Times are Changing: New Ways to Teach Math

17 December 2014 | reading time: 3 minutes

Picture the math class of a century ago: students of all ages lined up in rows of stationary desks. Each student has one textbook for all subjects, and they write their practice problems out on their slates with chalk pencils. A lone teacher sits at the front of the room, and calls different grade levels up to her desk to hear them recite their lessons. The room is quiet, with only the murmur of the students reciting their lessons to the teacher as background noise.

Of course, back in those days, an 8th grade education was considered more than adequate for most people. Our expectations of our education system have changed considerably. We expect all students to get at least a 12th grade education and we expect most of them to continue some kind of post-secondary education. The demands on the education system are higher than ever, but what kind of changes in structure need to take place so we can meet those demands?

Collaborative

First, we need to change the expectation that students learn math independently. Learning a new skill is rarely done by sitting silently with a book that explains that skill. Interactive, collaborative learning practices result in better skill acquisition and retention for students. Rather than sitting alone at a desk, students need to be grouped into tables or teams. Classroom activities should require students to work together and talk together to solve problems. Of course, this does require teachers to structure and monitor group learning to make sure that everyone is participating equally. Simply placing students into groups to work while the teacher sits at a desk will not increase student learning.

Conversation and movement

Next, we need to change the idea that classrooms should be silent and still. There still exists the stereotype among some older teachers that noise equals disorder and misbehavior. Instead, we need to realize that conversation and collaboration requires some level of noise and movement. Students should be talking together, moving to different areas of the room, and getting different supplies. Naturally, this is a controlled chaos, with the teacher mandating what level of noise is acceptable, which areas of the room are free-movement zones and which are not. A classroom that is full of chaos and noise is not a productive learning environment without structure and guidelines.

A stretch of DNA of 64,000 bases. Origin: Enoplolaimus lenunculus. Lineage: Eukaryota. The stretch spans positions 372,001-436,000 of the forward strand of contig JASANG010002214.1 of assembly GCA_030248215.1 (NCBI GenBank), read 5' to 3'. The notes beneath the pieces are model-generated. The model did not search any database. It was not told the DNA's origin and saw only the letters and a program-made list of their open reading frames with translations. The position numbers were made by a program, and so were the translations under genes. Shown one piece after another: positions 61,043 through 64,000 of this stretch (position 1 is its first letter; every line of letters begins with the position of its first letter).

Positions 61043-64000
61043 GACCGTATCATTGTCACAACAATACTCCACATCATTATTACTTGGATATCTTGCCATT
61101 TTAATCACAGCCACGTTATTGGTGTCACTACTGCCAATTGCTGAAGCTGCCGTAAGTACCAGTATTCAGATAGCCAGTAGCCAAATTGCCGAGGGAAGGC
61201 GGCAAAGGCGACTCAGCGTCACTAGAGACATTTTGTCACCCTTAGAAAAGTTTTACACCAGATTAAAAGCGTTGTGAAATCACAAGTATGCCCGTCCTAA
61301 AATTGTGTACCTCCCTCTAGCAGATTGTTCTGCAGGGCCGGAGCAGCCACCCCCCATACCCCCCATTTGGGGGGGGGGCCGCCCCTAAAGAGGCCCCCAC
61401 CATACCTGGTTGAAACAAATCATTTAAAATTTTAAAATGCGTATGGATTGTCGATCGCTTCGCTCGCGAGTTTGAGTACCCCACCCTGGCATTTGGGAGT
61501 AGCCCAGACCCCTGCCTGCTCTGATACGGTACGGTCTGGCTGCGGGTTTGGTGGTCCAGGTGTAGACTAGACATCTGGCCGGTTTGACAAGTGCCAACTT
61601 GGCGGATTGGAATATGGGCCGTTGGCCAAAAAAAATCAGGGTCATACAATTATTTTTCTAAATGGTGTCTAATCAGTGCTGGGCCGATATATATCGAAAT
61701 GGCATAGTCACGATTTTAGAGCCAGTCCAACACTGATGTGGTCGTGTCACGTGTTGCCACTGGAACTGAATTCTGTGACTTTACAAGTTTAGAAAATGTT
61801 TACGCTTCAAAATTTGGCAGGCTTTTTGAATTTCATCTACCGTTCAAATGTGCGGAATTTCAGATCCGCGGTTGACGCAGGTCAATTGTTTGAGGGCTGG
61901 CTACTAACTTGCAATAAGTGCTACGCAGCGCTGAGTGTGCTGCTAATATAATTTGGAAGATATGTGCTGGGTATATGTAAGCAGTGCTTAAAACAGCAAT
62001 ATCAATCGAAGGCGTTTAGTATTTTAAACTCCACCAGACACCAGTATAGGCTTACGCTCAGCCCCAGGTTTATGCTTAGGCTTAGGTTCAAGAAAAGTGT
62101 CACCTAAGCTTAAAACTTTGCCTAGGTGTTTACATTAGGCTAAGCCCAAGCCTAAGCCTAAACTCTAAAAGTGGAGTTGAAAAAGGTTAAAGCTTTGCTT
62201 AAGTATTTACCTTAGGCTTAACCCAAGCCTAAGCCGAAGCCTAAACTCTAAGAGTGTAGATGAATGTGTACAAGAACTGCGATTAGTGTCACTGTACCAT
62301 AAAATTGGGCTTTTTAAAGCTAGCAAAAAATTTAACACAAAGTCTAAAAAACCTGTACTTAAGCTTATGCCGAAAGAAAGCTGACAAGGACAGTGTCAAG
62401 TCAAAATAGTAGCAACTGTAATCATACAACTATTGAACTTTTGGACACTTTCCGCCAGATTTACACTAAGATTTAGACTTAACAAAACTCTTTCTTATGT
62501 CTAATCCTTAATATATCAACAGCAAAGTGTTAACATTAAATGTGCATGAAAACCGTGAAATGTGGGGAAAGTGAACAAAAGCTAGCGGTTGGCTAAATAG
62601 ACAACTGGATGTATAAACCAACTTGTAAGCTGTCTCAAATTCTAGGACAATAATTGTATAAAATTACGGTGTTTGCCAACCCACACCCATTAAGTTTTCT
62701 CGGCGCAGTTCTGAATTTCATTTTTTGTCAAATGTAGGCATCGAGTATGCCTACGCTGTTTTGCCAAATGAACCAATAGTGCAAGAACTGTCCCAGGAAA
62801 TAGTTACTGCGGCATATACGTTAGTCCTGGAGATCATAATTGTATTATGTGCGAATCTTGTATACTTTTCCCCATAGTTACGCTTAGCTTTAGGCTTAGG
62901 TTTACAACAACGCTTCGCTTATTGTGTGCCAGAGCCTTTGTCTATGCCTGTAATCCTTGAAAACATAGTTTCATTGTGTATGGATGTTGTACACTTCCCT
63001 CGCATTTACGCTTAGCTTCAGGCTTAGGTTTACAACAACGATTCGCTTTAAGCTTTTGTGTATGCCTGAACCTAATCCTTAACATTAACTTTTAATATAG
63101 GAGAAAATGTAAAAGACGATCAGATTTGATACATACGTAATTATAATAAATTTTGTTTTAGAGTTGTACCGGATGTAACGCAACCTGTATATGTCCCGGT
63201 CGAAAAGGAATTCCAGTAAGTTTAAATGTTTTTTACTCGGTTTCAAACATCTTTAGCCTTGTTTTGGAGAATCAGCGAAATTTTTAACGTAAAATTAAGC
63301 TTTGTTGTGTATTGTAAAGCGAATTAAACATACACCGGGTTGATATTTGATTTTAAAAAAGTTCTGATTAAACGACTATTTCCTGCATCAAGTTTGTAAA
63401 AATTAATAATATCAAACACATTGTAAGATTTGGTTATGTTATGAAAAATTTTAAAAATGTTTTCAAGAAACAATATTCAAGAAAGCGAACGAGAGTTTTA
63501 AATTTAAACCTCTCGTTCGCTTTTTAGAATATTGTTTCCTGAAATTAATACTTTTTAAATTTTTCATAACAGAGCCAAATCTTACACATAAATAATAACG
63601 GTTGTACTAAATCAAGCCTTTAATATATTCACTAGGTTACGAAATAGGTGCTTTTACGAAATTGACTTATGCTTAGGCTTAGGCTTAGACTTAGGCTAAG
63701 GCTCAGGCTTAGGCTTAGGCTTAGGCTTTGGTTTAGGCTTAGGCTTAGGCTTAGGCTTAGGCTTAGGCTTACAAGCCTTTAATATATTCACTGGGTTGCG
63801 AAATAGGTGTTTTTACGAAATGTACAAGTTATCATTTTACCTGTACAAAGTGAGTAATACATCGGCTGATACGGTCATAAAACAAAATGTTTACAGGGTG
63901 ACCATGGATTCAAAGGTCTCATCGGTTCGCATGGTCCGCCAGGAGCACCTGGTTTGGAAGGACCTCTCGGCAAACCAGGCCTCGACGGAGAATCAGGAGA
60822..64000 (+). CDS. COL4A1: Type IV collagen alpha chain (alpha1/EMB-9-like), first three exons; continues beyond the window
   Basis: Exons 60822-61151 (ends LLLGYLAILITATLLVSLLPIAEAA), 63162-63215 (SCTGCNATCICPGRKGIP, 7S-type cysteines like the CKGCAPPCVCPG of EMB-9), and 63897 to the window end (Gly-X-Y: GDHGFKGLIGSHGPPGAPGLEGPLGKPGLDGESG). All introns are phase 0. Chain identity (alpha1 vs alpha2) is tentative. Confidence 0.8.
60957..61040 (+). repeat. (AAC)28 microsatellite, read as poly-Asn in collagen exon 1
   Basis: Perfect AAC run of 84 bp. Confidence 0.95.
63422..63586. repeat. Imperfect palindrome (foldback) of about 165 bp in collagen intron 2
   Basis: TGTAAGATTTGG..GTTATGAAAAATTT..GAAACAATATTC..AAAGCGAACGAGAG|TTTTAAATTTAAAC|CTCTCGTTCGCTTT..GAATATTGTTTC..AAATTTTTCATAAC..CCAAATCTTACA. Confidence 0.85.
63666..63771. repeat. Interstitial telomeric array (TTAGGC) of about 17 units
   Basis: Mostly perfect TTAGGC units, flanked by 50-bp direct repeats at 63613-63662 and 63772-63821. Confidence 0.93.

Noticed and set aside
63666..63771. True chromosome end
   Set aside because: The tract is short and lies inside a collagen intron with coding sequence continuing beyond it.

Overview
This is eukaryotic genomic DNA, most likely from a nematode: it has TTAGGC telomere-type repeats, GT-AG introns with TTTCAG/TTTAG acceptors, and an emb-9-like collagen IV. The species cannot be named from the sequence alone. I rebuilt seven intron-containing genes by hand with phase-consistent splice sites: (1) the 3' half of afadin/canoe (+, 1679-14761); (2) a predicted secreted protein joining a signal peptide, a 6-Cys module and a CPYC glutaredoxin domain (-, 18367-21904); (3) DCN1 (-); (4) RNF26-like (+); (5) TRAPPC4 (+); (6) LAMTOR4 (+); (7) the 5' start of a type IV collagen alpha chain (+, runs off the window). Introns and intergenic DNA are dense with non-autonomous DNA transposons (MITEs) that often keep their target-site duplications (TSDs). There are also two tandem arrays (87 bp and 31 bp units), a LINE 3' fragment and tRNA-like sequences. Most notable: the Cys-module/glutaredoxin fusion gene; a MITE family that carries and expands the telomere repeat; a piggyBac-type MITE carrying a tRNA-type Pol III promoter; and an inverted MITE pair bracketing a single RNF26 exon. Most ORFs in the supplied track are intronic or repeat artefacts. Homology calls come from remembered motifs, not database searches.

Real-world math applications

After that, we need to change the idea that simple arithmetic practice builds problem-solving ability. Having students repeat row after row of math operations is not always the best way to teach a math concept. Current mathematics standards require students to utilize their math problem-solving abilities, which requires them to know when and how to use different math operations to best solve different kinds of problems. If math problem-solving is the skill that students are assessed on, then students need lots of practice using their problem-solving abilities. Students need to spend more time practicing problem-solving with real-world math applications than doing rote practice of math operations.

Shift in attitude

Finally, we need to change the idea that basic math skills are enough for most people. The business world is constantly telling us that they need more highly qualified math and science experts, but our education system is failing to turn out graduates with those requirements. Education as a whole needs to stress that higher mathematics is a skill everyone should possess, and is one of the best investments to make in future employment opportunities. This new priority is especially crucial for women and minority students, who are far less likely to find employment in highly paid technological fields. To accomplish this, we need a dramatic shift in attitude that starts in lower elementary school. We need to present strong science and math role models to young students. We need to incorporate numeracy into the school day in the same way we incorporate literacy. Most importantly, we need to change the cultural message sent to female and minority students from “you can’t do this” to “you can do this, and here’s how”.

The world has changed a lot in the last hundred years. Our values, priorities and expectations have all undergone significant revolutions. How can we expect any less from the education system that shapes values, priorities and expectations in future generations? It’s time our education system caught up with the rest of the culture.

By |2018-07-02T20:36:32+00:0017 December 2014|EdTech|

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